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If you are a pet lover, who heals your emotional and spiritual wounds when that pet is ill, out-of-sorts, or dying? So many people think of animals as beloved friends and family members, yet our culture and religions offer little support for nurturing pet relationships or for mourning animal loss. Nancy Schluntz recognized these needs were unmet and made them the focus of her chaplaincy.
“People sometimes feel more joy with the unconditional love of an animal friend, and more pain and grief over their loss, than they do with their human counterpart,” Nancy says. Nancy felt this experience herself when she lost both her mother and her dog within a month of each other. “My dog was a wolf-bear shaman wrapped in dog fur and my daily companion. She saw me for who I truly was. The depth of grief for my dog was stronger than for my mother, who had not been part of my daily life for many years. Nobody understood my grief.”
The seeds for Nancy’s calling, and her intuitive connection to animals and nature, were planted in a jungle oil camp in Colombia where she was born. Growing up as an “oil brat,” she also lived in Peru and Argentina for many years before returning to the United States. Living in foreign lands broadened and deepened her perspective and cultural understanding. “I learned to observe and listen, with many animal and human teachers to guide me over the years.”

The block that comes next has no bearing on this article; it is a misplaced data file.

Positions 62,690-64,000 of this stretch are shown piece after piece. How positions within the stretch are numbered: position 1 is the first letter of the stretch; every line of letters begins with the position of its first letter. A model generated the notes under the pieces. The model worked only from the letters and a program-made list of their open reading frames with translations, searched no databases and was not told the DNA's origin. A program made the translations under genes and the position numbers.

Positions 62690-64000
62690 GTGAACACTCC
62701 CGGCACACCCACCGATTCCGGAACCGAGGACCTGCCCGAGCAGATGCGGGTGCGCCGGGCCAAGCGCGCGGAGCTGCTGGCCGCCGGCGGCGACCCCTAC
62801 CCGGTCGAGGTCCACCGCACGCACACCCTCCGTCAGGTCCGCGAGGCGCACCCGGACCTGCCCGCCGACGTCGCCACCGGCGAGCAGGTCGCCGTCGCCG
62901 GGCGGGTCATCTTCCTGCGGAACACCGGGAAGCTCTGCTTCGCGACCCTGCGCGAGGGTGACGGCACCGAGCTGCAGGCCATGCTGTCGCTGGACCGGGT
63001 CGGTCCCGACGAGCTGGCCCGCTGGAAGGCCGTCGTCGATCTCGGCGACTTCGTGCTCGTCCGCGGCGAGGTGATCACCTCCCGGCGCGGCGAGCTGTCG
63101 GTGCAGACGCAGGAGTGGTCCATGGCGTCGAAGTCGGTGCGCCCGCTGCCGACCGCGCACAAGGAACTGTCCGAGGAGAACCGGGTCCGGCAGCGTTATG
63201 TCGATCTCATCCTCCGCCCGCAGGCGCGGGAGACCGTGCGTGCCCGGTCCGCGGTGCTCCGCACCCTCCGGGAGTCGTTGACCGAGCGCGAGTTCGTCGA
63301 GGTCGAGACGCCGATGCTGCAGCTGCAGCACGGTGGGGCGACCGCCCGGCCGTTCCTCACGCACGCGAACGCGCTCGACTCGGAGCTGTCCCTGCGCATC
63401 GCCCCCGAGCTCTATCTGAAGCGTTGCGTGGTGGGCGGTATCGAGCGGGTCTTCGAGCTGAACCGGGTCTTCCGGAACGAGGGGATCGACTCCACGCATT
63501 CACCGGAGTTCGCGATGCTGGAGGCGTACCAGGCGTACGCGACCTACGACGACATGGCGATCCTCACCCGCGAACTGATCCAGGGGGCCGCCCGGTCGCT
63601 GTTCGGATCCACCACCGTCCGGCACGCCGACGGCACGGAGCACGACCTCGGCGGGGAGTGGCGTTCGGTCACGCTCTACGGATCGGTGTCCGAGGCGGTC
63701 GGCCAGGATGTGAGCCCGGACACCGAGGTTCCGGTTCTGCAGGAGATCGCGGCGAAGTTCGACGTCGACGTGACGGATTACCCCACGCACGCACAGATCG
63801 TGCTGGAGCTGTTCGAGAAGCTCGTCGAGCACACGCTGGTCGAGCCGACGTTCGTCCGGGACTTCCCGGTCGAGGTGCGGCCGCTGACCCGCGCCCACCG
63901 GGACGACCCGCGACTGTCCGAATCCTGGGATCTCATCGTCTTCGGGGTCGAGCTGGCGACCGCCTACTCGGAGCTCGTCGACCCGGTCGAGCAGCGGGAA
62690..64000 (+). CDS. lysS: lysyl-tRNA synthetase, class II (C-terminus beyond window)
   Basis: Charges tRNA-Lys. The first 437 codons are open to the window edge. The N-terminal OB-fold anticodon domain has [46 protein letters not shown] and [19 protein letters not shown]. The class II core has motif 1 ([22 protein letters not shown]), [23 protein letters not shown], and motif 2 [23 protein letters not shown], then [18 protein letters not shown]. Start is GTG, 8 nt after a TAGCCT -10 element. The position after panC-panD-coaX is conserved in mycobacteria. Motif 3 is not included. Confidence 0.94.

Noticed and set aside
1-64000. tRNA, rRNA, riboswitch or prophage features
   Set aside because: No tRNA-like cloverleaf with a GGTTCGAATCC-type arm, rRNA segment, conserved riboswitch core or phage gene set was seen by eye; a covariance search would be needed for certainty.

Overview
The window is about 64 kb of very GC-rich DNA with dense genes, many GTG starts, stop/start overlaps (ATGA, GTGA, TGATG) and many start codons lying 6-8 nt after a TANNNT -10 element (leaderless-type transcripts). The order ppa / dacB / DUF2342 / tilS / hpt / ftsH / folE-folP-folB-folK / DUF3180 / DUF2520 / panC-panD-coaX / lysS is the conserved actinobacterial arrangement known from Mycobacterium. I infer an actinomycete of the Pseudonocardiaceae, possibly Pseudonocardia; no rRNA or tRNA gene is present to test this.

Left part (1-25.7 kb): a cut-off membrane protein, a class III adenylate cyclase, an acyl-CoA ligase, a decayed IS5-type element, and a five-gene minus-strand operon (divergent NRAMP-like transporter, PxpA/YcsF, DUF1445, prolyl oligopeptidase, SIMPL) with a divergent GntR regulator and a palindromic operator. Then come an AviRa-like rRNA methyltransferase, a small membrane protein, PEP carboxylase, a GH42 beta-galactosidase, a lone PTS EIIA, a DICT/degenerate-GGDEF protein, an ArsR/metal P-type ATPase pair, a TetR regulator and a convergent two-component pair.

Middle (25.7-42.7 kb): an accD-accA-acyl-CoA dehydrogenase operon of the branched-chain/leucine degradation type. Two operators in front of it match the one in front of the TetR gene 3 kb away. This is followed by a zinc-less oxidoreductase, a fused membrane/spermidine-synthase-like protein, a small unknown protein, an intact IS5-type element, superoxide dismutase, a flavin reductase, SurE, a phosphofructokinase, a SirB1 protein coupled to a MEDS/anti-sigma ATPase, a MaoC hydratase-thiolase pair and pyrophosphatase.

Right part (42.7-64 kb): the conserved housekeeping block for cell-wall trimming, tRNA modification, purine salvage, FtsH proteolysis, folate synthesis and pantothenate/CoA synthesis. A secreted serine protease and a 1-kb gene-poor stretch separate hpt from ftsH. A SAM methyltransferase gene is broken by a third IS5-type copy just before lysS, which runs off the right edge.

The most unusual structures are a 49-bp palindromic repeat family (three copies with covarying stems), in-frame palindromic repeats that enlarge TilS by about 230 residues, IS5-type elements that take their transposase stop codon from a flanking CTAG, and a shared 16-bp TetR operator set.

After 25 years working as an editor/technical writer and real-estate financier, Nancy served for thirteen years as Executive Director of the Family Emergency Shelter Coalition (FESCO), a mid-sized faith-based human services agency providing shelter, supportive services, counseling, life skills education, transitional housing and aftercare for homeless families with children.
“My work at the agency was sponsored by a coalition of interdenominational churches. But when I visited the churches to speak or meet with church leaders, I was struck by how they often put God in the box of their four walls. I wondered, how can all these splinters come from the same cross?”